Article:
I'm trying to determine a SVG path draw orientation. I'm working on something like this

var length = path.getTotalLength();
var horizontal = path.getPointAtLength(length/4).x - path.getPointAtLength(0).x;
var vertical = path.getPointAtLength(length/4).y - path.getPointAtLength(0).y;

Then do some comparisons with these values horizontal > 0 and vertical > 0, but this above idea isn't, in my mind, very successful.

My question is: is there anything I can use to determine the draw direction or perhaps some built in SVG methods/options?

Thank you

  • A path can have multiple drawing directions. Which one are you looking for?
    – Bergi
    Feb 22 '16 at 18:28
  • The overall path. I need to know if it's clockwise or counterclockwise so I can reverse it's points when I need it.
    – thednp
    Feb 22 '16 at 18:29
  • What about a path shaped like an 8, then?
    – Bergi
    Feb 22 '16 at 18:34
  • Doesn't matter the shape. We know where it starts, we know where it ends even if it's an 8 shape, there is ALWAYS the direction to draw for each point, segment and overall path. But generally I don't think I will ever encounter that kind of shape.
    – thednp
    Feb 22 '16 at 18:38
  • That CSS property / Element attribute only sets what happens with subpaths and or intersecting paths.
    – thednp
    Feb 22 '16 at 19:02

Use Math.atan2(yDiff, xDiff) to get the angle between the two reference points. Two visually identical shapes that go in opposite directions will have an angle difference of pi.

Be aware of the edge case where your two reference points are unluckily the same point. Not likely, especially given rounding errors, but keep it in mind in case you need this to be rock solid.

var paths = document.getElementsByTagName("path");
for (var pathNum = 0; pathNum < paths.length; pathNum += 1) {
  var path = paths[pathNum];
  var message = document.createElement('p');
  message.innerHTML = "path #" + pathNum + ": angle = " + pathDir(path);

function pathDir(path) {
  var length = path.getTotalLength();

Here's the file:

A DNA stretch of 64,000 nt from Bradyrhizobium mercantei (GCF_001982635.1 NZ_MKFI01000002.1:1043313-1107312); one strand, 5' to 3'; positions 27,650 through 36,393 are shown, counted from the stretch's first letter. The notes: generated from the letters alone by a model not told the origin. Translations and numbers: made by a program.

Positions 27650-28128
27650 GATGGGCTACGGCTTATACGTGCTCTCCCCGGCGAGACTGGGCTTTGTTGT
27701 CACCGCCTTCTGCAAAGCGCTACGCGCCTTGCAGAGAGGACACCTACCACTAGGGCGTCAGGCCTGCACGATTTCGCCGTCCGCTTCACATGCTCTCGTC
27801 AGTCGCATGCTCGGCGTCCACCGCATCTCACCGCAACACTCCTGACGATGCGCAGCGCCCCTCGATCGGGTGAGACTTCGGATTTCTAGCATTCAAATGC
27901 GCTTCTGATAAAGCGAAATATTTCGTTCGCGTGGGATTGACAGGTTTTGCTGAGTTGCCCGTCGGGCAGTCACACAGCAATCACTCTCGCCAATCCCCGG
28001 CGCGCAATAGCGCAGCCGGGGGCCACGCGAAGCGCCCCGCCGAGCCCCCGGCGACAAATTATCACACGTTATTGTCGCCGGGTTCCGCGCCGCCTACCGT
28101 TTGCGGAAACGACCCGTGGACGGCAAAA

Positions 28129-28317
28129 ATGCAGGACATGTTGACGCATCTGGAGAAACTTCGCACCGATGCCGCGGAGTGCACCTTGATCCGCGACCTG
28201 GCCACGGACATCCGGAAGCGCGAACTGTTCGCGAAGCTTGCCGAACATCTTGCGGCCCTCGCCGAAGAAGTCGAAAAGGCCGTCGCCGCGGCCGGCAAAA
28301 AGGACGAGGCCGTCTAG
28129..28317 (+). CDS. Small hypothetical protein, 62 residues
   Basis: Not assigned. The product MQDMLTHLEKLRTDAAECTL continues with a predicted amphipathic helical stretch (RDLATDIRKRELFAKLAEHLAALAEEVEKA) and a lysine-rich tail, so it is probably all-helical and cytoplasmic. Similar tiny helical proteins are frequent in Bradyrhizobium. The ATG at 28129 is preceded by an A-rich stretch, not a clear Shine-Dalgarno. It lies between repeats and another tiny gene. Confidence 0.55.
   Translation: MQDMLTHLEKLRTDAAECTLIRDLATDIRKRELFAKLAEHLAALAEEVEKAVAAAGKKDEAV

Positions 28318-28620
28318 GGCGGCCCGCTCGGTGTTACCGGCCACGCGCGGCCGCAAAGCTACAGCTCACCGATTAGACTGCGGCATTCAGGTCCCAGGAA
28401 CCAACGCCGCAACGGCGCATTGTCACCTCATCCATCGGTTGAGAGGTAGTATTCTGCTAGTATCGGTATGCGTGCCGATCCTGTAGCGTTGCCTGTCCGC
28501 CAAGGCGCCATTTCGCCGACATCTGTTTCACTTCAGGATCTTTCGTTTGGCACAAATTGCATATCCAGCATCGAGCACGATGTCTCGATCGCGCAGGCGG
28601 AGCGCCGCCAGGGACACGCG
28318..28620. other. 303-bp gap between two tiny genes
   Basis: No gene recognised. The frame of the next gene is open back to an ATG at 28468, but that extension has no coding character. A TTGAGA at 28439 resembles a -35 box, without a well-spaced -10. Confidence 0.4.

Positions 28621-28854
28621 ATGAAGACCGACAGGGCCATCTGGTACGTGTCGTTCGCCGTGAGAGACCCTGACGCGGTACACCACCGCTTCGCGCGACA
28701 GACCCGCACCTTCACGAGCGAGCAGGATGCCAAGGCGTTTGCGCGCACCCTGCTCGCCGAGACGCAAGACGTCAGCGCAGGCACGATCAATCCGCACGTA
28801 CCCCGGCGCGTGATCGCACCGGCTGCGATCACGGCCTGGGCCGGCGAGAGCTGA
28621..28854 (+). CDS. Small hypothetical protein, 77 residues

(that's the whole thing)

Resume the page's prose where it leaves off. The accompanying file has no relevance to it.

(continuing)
var pt14 = path.getPointAtLength(1/4 * length);
  var pt34 = path.getPointAtLength(3/4 * length);
  var angle = Math.atan2(pt14.y - pt34.y, pt14.x - pt34.x);
  return angle;
<svg width="300" height="80">
  <g fill="none" stroke="black" stroke-width="4">
    <path d="M 10,10 C 90,10 -30,60  50,60Z"/>
    <path d="M110,10 C190,10  70,60 150,60Z"/>
    <path d="M250,60 C170,60 290,10 210,10Z"/>

  • hi A, glad to see you around. I edited your answer because I couldn't see the result because jQuery isn't loaded, so I used vanilla Javascript, I highly recommend using only vanilla/plain Javascript. Now, what;s the angle all about and the draw direction please?
    – thednp
    Feb 22 '16 at 21:04
  • hi again D. Your edit looks good. I've been going back and forth between using jQuery or not on SO. Based on your recommendation, I'll probably try to avoid it more often now. In terms of angle: woops, the two reference points need to be symmetrical, i.e. not the start and 1/4 through, but 1/4 through and 3/4 through...making the edit now. Feb 22 '16 at 21:09
  • I have another idea, I think it's gonna blow. I can simplify the path to 4 or 6 lines, this way I can obtain a polygon I can then easily compare points against the first. Of course the damn 8 shape isn't gonna count in this equation, but even so, I should still have something.
    – thednp
    Feb 22 '16 at 21:14
  • In case my edit doesn't immediately answer your question: I'm finding the 2 ref pts, i.e. 1/4 and 3/4 through the path. In 2 visually identical paths but in opposite "directions" the ref pt coordinates will be identical, but the pt order will be reversed. To detect this, create a vector between the two points and determine its angle in 360 degrees or rather in 2pi (need atan2 not atan). Two paths in the same direction will yield the same angle, while two paths in opposite directions will yield angles that differ by pi (180 degrees). Feb 22 '16 at 21:15
  • 1
    @AndrewWillems my good friend, your solution have finally found its way into a public release, after so loong thednp.github.io/kute.js/svgCubicMorph.html
    – thednp
    Jun 10 '20 at 15:04

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